The paid-until date is used to implement subscription services. It shows the date that your subscription expires and must be renewed by making another payment. Some purchases never expire - ie, the customer has purchased permanent access to the content. In that case, the paid-until date will be set to Jan 1, 9999.

The Pricelist FileEdit

You will need to upload a price list to our servers. This is an XML file that you upload as “yourusername/pricelist”. It must be named pricelist. Each user account has a single pricelist for everything that they are selling. Upload this XML document the same way you would a texture or sound, through the builder's upload file menu. The file must consist of a 'pricelist' block containing multiple 'item' blocks, like this:

    <item key="yourusername/Wizard Hat" type="subscription" >
      <offer price="200" days="5" />
      <offer price="300" days="10" />
    <item key="yourusername/Cute Beret" type="onetime" >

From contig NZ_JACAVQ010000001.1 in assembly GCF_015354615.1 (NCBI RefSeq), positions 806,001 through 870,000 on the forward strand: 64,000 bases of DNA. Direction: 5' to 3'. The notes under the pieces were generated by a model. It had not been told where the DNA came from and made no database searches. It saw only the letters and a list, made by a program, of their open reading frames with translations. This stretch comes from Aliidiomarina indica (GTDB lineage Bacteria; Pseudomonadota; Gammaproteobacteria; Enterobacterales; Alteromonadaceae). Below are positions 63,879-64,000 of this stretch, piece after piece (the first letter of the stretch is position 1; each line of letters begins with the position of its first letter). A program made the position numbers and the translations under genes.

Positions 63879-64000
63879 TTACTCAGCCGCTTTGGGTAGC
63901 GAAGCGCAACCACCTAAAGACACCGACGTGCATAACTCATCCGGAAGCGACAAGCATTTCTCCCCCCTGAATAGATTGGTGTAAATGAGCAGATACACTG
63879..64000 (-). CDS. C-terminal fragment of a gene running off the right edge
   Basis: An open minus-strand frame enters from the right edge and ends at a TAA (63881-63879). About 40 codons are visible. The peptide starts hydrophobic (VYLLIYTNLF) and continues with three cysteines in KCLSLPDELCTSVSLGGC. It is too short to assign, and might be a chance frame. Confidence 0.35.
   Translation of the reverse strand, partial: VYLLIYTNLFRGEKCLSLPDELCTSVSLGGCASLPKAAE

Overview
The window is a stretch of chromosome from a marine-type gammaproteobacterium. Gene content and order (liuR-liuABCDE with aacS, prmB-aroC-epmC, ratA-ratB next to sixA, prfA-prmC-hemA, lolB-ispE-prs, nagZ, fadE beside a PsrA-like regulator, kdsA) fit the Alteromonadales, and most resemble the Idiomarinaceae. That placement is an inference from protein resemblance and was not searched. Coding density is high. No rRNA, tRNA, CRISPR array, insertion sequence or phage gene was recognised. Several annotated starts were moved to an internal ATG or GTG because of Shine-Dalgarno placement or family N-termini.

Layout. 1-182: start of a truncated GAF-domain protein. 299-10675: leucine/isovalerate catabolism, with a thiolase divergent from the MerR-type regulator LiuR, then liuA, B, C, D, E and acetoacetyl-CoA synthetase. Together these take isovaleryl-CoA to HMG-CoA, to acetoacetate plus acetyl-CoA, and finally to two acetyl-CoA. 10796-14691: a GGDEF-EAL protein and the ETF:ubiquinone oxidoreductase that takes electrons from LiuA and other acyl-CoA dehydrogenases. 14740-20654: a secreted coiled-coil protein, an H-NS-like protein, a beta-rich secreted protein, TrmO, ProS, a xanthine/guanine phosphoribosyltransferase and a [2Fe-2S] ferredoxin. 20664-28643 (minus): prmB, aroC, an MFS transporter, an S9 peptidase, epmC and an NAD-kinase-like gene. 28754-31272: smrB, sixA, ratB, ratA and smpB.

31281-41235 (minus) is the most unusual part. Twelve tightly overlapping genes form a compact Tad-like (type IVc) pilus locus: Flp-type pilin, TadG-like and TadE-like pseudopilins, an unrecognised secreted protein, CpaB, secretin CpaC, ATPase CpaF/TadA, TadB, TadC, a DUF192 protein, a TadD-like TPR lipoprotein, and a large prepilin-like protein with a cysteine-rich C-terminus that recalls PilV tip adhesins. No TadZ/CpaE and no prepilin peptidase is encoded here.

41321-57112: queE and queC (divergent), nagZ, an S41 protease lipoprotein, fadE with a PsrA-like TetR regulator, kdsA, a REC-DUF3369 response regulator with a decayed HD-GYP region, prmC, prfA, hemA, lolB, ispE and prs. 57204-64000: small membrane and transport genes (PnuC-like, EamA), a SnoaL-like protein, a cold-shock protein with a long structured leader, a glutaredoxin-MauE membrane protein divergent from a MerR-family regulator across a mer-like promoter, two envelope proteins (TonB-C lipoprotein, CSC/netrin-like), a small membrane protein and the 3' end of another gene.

<offer price="300" />
    <item key="yourusername/Large Fedora" type="subscription" >
      <offer price="200" months="1" />

Each item is priced in "coins." Coins are nominally worth 1/1000 American Dollar. However, there are certain factors that adjust the value of a coin, which will be explained later.

You can sell items on a one-time basis (your payment buys permanent access to the content), or on a subscription basis (your payment buys temporary access to the content). In the case of a subscription purchase, the pricelist file must specify how many days of access you get for your payment.

If today were midnight on Jan 1, 2000, and you were to pay for the Wizard Hat above for 5 days, the purchase would expire at midnight on Jan 6, 2000 (exactly 5 days from today). If you were to then pay again, the expiration date would be moved to Jan 11, 2000 (exactly 5 days after that). Each payment advances the expiration date by the amount specified in the pricelist file.

Instead of 'days', you may specify 'months'. In that case, the expiration is always the same day of the month - regardless of how many days there are in a month. If today were Jan 18, 2000, and you were to pay 200 coins for the Large Fedora (in the pricelist above), the expiration would be Feb 18, 2000. If you were to pay another 200 coins, the expiration would be advanced to Mar 18, 2000. The exception is if there is no such day in the month ahead. If you were to buy the Fedora on Jan 31, the expiration would be Feb 28. The next expiration after that would be Mar 28, and so forth.